As the coronavirus pandemic continues to affect the world at large, concerns over other forms of infection are gaining attention, as well. This is the case with mental health conditions, and particularly the more prevalent and debilitating ones. Chief among them is depression, one of the most common mental health conditions across the globe. Its widespread occurrence and potentially grave ramifications have many asking, is depression contagious, and if so, under what conditions. Read on to find out more about this possibility, and how it can be managed.
Depression is a mood disorder, and indeed the central mood disorder recognized by the American Psychiatric Association (APA). Its two key symptoms are:
Additional symptoms include:
According to the APA, one in 15 US adults contends with depression, with 17.1 million US adults reporting experiencing depression at least once in their life.
A number of depression risk factors have been identified. They include:
Depression is also found in higher comorbidity with a number of other mental health disorders. Among them are:
Depression has a high comorbidity rate with several physical ailments, as well, with 20% of cases with chronic physical conditions also contending with depression.
Physical issues with a high comorbidity with depression include:
The idea that depression is contagious makes a certain innate sense if one considers the “infectious” quality of a mood. An individual in a bad mood can influence those around them, causing others to feel aggravated, sad, or unenthusiastic as a result.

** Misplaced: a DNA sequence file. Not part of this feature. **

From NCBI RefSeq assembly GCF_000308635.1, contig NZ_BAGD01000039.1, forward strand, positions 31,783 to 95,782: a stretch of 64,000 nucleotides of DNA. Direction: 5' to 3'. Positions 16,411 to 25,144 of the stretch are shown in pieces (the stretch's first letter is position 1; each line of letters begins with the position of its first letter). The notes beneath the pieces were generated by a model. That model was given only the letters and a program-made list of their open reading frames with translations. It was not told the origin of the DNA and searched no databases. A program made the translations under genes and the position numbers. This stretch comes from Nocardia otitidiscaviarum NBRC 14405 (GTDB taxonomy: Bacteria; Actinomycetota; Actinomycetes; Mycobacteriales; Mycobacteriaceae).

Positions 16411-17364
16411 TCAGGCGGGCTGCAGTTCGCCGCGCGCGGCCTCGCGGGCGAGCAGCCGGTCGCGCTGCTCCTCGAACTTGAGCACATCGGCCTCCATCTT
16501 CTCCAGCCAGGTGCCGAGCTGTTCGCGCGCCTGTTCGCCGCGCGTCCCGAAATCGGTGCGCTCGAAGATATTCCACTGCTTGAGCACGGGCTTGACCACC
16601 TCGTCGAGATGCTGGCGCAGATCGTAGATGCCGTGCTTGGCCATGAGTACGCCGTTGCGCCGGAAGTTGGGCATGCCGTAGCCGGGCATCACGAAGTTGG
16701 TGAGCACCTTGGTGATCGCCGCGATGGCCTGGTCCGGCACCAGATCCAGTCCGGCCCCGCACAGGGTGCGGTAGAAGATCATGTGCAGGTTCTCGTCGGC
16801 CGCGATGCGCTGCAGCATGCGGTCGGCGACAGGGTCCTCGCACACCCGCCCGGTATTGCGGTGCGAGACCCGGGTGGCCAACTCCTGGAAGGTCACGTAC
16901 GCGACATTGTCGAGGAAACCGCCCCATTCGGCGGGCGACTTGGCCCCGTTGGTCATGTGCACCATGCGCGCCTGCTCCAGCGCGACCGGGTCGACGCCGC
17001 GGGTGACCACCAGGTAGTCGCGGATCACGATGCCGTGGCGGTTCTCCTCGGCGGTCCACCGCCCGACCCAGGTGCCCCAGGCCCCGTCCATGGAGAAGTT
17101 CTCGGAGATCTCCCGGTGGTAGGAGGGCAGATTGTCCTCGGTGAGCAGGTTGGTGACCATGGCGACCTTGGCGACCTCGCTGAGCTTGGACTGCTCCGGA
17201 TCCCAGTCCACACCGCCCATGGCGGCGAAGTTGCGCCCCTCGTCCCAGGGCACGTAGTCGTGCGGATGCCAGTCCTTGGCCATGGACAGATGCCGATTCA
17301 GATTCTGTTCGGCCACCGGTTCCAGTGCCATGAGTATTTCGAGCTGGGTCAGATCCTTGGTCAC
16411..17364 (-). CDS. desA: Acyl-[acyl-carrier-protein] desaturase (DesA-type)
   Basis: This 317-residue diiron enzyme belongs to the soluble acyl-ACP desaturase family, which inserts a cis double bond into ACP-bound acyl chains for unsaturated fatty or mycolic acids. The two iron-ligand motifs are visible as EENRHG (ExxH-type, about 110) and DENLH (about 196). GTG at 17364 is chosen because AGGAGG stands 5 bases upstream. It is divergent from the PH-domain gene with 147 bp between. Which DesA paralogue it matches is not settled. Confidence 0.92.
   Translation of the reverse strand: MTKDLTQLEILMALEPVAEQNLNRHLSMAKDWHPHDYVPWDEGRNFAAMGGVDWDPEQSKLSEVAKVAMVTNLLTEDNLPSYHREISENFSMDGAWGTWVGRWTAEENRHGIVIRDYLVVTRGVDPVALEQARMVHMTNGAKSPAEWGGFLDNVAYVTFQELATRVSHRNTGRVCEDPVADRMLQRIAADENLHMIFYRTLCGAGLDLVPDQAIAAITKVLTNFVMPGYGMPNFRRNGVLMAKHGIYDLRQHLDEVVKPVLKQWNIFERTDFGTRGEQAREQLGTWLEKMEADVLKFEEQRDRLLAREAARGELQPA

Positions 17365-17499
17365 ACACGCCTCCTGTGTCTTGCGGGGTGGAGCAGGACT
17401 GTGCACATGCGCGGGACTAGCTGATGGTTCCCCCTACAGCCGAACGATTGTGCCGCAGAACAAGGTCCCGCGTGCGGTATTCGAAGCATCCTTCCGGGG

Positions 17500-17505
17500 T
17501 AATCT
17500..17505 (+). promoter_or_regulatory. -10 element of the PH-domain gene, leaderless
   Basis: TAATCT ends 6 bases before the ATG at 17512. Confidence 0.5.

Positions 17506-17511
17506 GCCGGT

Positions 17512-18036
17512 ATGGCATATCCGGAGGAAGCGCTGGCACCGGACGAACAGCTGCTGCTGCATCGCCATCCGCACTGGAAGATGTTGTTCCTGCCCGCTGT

The American Psychological Association (also known as the APA) defines a mood as an emotional state that can last anywhere from hours to several weeks. A mood is usually of a rather low intensity, as opposed to an outburst. And unlike emotions themselves, moods tend to be perceived as a more general experience that is not necessarily derived or directly toward any particular object or trigger.
Taken as an example, receiving an aggressive comment from someone while driving may induce a feeling of anger. But while this same incident may result in an eventual “bad mood,” the individual experiencing it may not necessarily be able to trace their mood to the inciting incident; instead, they might find themselves less patient or more defensive with others at work, without arriving at a possible explanation for their disposition.
Indeed, moods have been shown to be transmittable, or infectious, passing from one individual to another. This appears to be true both in real-life group settings, and through social media—if one spends their time with individuals who tend to be happy, sad, irritable, ambitious, etc., they are more likely to become so themselves.
Yet, when looking to see whether depression is communicable, researchers made an interesting discovery: namely, that while one’s mood could be transmittable, their depression was not.
According to recent studies, this is because depression was not found to be brought on by a bad mood, which is much more transient than depression. More specifically, while being in a positive mood can help someone else rise out of depression, being in a negative mood does not tend to push others into depression.
Together, these findings delineate the relationship between emotions and depression. A compassionate and hopeful friend, for example, can help someone out of their depression. Similarly, an individual close to someone who is cynical and with a negative outlook might become moody themselves, but it will not cause them to develop depression. In other words, it takes more than a “bad influence” to bring on depression.
Though depression has not been found to be contagious, receiving support for this condition certainly can be. Today’s depression treatments include several courses, from antidepressant medications, psychotherapy, and medical device treatments, namely the FDA-cleared transcranial magnetic stimulation. Patients considering the different available options should consult their doctor over aspects such as efficacy, tolerability, and the ability to confine several different types of treatments, for an increased effect.